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To capitalize or not to capitalize, that is the question

April 27, 2011

If you have ever been confused about the seemingly random capitalization of “Arctic,” I have some good news for you.

The Arctic Institute of North America writes in their style manual for their journal, Arctic:

Capitalization: “Arctic” is capitalized when it is used as a noun (“the Arctic”). Used as an adjective, “arctic” is capitalized when it refers to the geographic region (i.e., Arctic communities) and lowercased when it refers to very low temperatures (i.e., arctic gale). Established names of Arctic flora and fauna are lowercased (i.e., arctic fox). The same rules apply for “subarctic.” “North” is capitalized only when referring to a specific geographical area or as part of a geographical name, never when used as a direction. “Antarctic” is always capitalized, as it refers to one of the great divisions of the earth’s surface and also to a particular continent, from which the adjective is derived.

The Institute and their journal are both well worth checking out. They are run out of the University of Calgary and seem to be quite interdisciplinary:

The institute’s mandate is to advance the study of the North American and circumpolar Arctic through the natural and social sciences, the arts and humanities and to acquire, preserve and disseminate information on physical, environmental and social conditions in the North.

You can access the journal articles from the website. Many are natural science and wildlife biology oriented with studies on bowhead whales, arctic terns, and the depletion of fish stock. But from my quick perusal, I also found brief examinations of travelogues, missionary statements and even a brief note on Lady Jane Franklin.

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8 Comments
  1. Thanks! Helped us out with our homework — we weren’t sure about “arctic fox.” Now we are.

  2. Graham permalink

    Good to know. My field site for my research is on Ellesmere Island and I’m constantly unsure of when to capitalize Arctic in my writing. This was helpful.

    • I’m so glad! I would be interested to know what you are studying on Ellesmere Island and your take on living/working in the north.

      And on the topic of style guides, I had reason to discuss when to capitalize with an editor for the University of Alaska Press and her advice was simply to be consistent. Therefore, at the time I chose capitalization for the Arctic (as a noun) and lower case for arctic communities (as an adjective); the same for the Subarctic. North was tricky for me, but because my argument turned around disrupting a singular and controlling northern imaginary, I chose to write it in lower case.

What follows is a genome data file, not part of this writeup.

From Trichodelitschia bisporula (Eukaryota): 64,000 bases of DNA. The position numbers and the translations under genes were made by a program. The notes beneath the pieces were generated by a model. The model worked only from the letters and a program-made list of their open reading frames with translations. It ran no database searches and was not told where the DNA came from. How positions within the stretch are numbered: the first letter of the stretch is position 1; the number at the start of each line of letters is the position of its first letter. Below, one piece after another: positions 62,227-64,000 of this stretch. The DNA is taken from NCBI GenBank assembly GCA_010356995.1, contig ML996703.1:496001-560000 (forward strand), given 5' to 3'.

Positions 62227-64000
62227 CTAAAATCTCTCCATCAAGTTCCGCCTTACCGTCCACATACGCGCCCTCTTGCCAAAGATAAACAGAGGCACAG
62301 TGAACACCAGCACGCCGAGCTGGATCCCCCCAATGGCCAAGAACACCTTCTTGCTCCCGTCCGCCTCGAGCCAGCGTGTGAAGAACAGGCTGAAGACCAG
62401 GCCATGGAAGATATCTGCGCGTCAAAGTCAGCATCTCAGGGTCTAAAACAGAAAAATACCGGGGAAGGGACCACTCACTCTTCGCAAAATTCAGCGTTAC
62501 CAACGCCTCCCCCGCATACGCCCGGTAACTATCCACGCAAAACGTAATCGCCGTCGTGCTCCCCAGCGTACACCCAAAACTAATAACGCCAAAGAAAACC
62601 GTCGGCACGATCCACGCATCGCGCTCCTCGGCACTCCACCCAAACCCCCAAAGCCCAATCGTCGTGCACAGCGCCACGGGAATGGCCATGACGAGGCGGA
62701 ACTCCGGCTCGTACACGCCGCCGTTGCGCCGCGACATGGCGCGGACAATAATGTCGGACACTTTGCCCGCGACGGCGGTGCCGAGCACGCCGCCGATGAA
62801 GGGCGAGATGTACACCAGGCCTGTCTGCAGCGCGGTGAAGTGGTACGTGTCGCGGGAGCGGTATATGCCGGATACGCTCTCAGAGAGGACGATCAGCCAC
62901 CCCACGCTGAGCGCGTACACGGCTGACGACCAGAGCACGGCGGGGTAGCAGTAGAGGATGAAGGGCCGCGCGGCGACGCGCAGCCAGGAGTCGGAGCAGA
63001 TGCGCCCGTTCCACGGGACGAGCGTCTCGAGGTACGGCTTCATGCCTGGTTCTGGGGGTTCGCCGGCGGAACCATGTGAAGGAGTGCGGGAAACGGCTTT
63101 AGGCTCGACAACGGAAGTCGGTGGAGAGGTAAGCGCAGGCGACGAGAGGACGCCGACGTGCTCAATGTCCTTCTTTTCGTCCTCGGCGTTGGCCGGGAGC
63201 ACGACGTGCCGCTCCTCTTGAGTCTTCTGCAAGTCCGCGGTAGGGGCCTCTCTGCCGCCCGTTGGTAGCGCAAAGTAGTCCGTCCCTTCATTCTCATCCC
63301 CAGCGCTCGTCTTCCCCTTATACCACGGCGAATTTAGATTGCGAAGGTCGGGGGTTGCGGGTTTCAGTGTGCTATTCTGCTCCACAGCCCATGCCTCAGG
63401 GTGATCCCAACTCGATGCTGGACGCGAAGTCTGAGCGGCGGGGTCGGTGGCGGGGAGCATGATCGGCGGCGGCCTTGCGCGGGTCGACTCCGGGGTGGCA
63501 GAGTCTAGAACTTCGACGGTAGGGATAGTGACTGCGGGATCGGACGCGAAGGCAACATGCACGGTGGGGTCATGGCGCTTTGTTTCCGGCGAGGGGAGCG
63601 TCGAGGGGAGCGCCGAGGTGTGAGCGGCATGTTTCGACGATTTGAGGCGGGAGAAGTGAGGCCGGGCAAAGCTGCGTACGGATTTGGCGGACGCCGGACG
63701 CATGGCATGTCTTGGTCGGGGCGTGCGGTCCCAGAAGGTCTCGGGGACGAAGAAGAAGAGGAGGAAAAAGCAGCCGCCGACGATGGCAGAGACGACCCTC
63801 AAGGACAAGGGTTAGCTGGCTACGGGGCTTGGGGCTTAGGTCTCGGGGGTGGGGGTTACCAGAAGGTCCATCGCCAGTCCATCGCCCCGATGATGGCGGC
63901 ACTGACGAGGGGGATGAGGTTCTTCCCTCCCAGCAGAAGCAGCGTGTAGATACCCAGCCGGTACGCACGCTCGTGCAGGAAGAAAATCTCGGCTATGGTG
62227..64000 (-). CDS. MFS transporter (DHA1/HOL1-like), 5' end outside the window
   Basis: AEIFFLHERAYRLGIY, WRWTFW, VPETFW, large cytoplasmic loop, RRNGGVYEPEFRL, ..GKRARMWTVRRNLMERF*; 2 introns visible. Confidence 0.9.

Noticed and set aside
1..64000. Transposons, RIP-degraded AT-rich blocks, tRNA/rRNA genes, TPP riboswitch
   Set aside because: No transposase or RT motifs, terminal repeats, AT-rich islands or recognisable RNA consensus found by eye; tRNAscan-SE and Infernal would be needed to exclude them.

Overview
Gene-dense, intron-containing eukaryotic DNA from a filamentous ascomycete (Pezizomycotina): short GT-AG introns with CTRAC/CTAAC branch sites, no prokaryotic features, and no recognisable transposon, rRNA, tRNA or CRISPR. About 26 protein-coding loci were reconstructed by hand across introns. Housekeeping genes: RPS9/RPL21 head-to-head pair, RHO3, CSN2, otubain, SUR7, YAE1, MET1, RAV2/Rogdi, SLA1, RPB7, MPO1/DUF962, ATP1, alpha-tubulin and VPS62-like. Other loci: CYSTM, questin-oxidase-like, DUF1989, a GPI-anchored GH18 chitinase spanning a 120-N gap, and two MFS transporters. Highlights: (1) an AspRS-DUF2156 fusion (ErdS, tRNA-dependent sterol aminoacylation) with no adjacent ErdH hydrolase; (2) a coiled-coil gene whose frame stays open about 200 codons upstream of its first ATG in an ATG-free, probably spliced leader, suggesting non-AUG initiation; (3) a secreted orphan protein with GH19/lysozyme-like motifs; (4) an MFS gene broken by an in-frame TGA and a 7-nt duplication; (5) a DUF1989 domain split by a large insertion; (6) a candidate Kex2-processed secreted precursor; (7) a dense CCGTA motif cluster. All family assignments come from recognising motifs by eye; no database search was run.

Happy writing!

      • Graham permalink

        I haven’t made it up there yet. My first field season will be next summer. We study a supraglacial spring system at Borup Fiord Pass. The springs are rich in sulfur and have allowed for a unique geobiological system to develop. The site has been discussed in Wired Science and by the Planetary Society since the springs are considered a possible analog for Mars and Europa (a moon of Jupiter). If things go as planned, I should be on Ellesmere for two or more weeks sometime next year!

  3. I checked out the articles in Wired Science (http://www.sciencedaily.com/releases/2012/05/120530100421.htm) and Planetary Society (http://www.planetary.org/blogs/guest-blogs/borup_blog_2006.html), really cool stuff! Thanks for bringing it to my attention, I will now spend the rest of my day reading blog posts about astrobiology in the Arctic.

    I haven’t had much time to consider it, but this is the second time in two years that I’ve run across filed work in a polar region for application in outer space. Obviously in the sciences this connection has been around for some time, but over in the humanities, I now have some exciting connections to mull over.

    • Graham permalink

      Ya, it’s pretty cool stuff. I’m excited to be involved with the research. Although a lot of research on life in extreme temperature regimes has focused on high-temperatures (like organisms living near hydrothermal vents and in hot springs), there are several labs that are also considering how life interacts with cold environments and what that could mean for the history of life on Earth.

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